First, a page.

Thursday, April 27, 2023

Oxford 'Cancels' England's Patron Saint George to Appease Islam

Oxford 'Cancels' England's Patron Saint George to Appease Islam

Oxford 'Cancels' England's Patron Saint George to Appease Islam
Oxford University All Souls College photo credit: Bill Tyne, accessed on Wikimedia Commons.

Today, April 23, is Saint George’s Day, which used to be widely celebrated, especially in England, as George is that nation’s patron saint.

To underscore just how much things have changed between England and its patron saint, consider the following “what if” scenario offered by English historian Edward Gibbon (1737-1794). Had the Muslims won at the pivotal Battle of Tours (732 A.D.), Gibbon predicted that:

Perhaps the interpretation of the Koran would now be taught in the schools of Oxford, and her pulpits might demonstrate to a circumcised people [meaning Brits would now be Muslim] the sanctity and truth of the revelation of Muhammad.

Today, of course, not only is the “revelation of Muhammad” being taught and honored at Oxford, but Christianity—including in the guise of Saint George—is being canceled for its sake.  Most recently,

A decision by an Oxford university college not to celebrate St George’s Day with a formal dinner has been branded ‘barking mad.’ Magdalen College has decided against continuing an annual pre-pandemic banquet celebrating the English saint that drew together Oxford students, dons and fellows. Instead, the only occasion the college will observe on the day is Eid al-Fitr, the Islamic festival marking the end of Ramadan. The college will hold a formal dinner marking Eid on April 23, honouring a request made by its Muslim students. An email from college vice president Professor Nick Stargardt … outlines plans for a ‘festive dinner’ celebrating the occasion. The invitation, sent to hundreds of students and their lecturers, adds the meal will ‘follow Muslim customs.’ Cooks will prepare a halal meat dish with no alcohol served to diners.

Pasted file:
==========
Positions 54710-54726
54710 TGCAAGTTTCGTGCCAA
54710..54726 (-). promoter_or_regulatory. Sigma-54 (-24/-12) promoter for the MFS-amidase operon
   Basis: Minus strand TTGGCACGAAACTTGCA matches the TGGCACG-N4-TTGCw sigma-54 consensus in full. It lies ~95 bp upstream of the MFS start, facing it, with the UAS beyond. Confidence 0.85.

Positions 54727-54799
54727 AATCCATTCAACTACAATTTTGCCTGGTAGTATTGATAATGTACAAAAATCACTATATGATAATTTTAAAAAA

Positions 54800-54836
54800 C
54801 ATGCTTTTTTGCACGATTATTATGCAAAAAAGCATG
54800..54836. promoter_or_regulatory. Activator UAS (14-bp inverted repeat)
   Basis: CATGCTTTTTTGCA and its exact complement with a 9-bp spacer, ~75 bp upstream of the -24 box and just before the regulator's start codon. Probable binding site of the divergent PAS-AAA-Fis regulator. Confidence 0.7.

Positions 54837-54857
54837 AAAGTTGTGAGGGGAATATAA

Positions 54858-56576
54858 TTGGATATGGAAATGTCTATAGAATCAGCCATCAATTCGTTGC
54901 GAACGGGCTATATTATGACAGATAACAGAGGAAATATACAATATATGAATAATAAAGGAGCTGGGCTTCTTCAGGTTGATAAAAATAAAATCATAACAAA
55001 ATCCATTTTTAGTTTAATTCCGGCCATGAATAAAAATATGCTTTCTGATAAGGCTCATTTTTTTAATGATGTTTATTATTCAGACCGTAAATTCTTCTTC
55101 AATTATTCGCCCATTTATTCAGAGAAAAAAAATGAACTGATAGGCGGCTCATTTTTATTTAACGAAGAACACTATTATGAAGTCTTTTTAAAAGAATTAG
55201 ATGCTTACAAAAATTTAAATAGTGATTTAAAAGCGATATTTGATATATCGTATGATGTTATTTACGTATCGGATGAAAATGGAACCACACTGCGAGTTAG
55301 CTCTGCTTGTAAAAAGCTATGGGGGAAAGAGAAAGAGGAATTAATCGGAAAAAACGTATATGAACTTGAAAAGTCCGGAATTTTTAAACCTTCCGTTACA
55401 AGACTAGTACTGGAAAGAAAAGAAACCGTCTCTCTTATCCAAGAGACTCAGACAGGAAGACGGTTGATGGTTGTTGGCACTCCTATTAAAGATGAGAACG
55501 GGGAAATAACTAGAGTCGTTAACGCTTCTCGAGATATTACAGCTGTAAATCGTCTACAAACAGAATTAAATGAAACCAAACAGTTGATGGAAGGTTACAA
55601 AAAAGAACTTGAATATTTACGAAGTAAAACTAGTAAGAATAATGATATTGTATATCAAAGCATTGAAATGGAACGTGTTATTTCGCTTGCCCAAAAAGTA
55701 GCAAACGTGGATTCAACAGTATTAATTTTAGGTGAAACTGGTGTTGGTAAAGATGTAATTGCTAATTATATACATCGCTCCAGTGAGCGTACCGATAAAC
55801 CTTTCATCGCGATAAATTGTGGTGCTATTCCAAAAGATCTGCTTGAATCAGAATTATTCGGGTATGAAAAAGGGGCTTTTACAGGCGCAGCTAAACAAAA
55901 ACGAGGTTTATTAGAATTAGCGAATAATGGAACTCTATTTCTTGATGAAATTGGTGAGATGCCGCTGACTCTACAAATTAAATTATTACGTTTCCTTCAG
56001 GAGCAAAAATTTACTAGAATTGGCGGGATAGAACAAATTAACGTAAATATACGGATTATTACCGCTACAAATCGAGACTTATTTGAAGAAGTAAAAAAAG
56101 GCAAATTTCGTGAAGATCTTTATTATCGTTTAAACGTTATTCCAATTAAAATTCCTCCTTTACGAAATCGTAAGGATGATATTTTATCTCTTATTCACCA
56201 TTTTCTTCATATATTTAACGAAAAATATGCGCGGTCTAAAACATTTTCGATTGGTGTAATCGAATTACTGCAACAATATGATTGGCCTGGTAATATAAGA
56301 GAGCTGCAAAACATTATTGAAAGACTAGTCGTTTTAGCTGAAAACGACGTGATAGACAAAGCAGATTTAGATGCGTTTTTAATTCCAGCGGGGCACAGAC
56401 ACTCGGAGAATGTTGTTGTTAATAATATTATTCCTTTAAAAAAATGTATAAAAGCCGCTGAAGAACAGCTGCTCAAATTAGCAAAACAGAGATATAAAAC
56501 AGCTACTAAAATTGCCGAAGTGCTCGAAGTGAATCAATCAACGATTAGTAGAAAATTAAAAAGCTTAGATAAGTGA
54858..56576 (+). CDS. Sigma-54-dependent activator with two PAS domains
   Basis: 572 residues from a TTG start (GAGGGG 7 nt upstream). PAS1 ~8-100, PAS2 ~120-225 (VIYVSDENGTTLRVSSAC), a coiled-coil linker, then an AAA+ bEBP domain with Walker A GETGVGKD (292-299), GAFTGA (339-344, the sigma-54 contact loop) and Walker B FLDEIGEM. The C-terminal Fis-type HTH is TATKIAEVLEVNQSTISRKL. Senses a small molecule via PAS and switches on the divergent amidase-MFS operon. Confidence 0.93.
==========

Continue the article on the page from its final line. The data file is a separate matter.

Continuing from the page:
Oxford had for years been celebrating Saint George’s Day.  Once the pandemic arrived in 2020, however, the day was (“temporarily”) suspended; and now, following that “reset,” Islam has taken its place.

This move, incidentally, is meant to appease Islam in more ways than one.  Although the patron saint of England for some seven centuries, Saint George has increasingly been a cause of concern because he “offends” Muslims.  For example, according to a 2013 report,

A town [in England] has voted not to fly the flag of St George in case it offends Muslims. Radstock in Somerset has a population of 5,620, 16 of them Muslim [meaning 0. 3% of the population is Muslim]…. But a Labour councillor said the red and white cross could upset people because of its links to the Crusades.

Even the Church of England distances itself from Saint George, whom it characterizes as “too warlike and offensive to Muslims.”

How did things come to such a pass?  Once loved and venerated by England, the dragon-slaying saint is now canceled.  And once feared and abhorred, the things of Islam—including now a “sacrificial” dinner—are being honored in his place.

To be sure, this was always Islam’s intention; century after century, Muslims waged jihad after jihad to conquer all of Europe.

Although England was—unlike Spain, the Mediterranean, and the Balkans—never conquered, it too experienced its share of Muslim raids, including for slaves.  Indeed, from 1627 to 1633, Lundy, an island just off the west coast of Britain, was actually occupied by Muslim pirates from North Africa, who pillaged England at will.

Back then, when Islam was a formidable force, Englishmen—not a few inspired by George and other saints—fought tooth and nail to repulse the terrorists and safeguard their homeland’s faith and heritage.  Today, however, when Islam is weak and easily confined, the United Kingdom finds itself bending over backwards to take in and cater to more and more Muslim migrants—many of whom, rather than show gratitude, display Islam’s traditional contempt for and prey on “infidels.”

Islam, as the saying goes, won without firing a single shot. And that is because there are no more Defenders of the West—at least not in positions that matter.

Returning to the Battle of Tours, another historian (Godefroid Kurth, d. 1916), described it as “one of the great events in the history of the world, as upon its issue depended whether Christian Civilization should continue or Islam prevail throughout Europe.”

At one point during the heat of battle, the Frankish leader, Charles “the Hammer,” was surrounded by jihadists; but “he fought as fiercely as the hungry wolf falls upon the stag. By the grace of Our Lord, he wrought a great slaughter upon the enemies of Christian faith,” wrote a chronicler. “Then was he first called ‘Martel,’ for as a hammer of iron, of steel, and of every other metal, even so he dashed and smote in the battle all his enemies.”

Not only are such men who gave their all to preserve their heritage largely gone from the Western landscape, but now, even the symbolic Defenders of Christendom’s storied past, such as Saint George, have been targeted for termination.

In short, Muslims finally prevailed in the West, not by force of arms, but because Christians lost—including themselves.

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